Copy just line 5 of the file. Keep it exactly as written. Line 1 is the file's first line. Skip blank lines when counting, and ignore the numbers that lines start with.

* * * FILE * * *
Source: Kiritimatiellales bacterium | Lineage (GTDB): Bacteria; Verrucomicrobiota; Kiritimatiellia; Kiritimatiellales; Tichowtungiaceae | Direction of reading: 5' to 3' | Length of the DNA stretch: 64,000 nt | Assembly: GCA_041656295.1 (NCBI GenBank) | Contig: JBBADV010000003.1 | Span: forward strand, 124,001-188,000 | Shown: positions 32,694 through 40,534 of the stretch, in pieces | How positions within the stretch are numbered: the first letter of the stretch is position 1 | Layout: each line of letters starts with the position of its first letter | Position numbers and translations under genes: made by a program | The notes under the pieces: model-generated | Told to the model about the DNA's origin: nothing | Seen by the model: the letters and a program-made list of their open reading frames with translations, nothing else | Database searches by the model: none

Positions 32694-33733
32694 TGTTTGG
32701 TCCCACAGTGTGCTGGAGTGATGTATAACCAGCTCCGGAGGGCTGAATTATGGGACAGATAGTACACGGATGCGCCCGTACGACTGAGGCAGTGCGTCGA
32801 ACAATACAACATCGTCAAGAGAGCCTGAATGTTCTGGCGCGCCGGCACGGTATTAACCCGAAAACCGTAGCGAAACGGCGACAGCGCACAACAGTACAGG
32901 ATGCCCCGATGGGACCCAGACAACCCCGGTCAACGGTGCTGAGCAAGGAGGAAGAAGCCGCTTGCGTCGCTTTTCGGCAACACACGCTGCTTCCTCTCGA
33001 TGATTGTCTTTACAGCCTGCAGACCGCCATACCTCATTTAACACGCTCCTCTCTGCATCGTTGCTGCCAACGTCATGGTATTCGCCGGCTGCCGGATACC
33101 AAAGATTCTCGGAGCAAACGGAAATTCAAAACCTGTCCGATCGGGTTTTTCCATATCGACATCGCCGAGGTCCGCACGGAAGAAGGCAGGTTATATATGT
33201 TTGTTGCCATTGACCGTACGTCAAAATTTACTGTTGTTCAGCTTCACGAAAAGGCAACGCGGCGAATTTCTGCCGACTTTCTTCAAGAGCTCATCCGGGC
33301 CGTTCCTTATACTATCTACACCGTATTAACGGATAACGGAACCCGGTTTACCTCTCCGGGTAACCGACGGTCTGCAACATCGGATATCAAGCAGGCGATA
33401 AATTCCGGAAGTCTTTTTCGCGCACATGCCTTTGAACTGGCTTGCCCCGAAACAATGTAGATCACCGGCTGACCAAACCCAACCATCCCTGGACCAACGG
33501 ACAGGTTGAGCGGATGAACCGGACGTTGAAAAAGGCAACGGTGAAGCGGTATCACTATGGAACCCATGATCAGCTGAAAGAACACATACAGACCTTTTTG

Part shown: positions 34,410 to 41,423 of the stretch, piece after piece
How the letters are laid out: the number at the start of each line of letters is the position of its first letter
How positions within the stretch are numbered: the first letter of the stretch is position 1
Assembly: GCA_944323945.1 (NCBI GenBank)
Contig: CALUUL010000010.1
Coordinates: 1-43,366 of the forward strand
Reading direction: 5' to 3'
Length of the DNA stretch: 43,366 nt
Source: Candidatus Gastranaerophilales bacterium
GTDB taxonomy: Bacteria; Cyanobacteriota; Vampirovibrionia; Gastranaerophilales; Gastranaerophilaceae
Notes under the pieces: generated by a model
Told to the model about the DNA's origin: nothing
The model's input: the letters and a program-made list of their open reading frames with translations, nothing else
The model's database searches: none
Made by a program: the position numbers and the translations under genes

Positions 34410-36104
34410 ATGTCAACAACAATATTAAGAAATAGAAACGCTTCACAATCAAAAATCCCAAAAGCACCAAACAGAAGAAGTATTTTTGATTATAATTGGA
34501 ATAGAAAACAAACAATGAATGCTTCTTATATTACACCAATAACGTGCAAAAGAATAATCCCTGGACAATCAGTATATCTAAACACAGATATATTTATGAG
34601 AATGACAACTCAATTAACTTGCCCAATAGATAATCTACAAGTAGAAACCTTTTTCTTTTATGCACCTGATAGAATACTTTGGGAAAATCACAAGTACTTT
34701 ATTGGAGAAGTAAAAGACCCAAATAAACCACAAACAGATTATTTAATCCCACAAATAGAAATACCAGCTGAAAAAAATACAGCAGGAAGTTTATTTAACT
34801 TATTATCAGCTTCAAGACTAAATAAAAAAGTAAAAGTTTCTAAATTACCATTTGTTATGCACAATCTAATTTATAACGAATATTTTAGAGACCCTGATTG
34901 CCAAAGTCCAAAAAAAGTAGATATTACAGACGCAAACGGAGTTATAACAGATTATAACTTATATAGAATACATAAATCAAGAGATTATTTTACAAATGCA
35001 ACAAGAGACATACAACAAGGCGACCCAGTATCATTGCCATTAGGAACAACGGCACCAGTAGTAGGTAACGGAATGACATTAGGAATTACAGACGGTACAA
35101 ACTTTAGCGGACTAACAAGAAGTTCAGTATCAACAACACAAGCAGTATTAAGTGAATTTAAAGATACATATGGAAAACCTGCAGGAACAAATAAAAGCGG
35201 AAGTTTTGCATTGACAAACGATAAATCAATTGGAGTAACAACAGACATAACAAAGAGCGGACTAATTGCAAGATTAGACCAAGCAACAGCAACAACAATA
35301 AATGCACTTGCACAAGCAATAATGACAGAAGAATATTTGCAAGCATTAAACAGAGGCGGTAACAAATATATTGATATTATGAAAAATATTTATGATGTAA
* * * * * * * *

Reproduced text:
32801 ACAATACAACATCGTCAAGAGAGCCTGAATGTTCTGGCGCGCCGGCACGGTATTAACCCGAAAACCGTAGCGAAACGGCGACAGCGCACAACAGTACAGG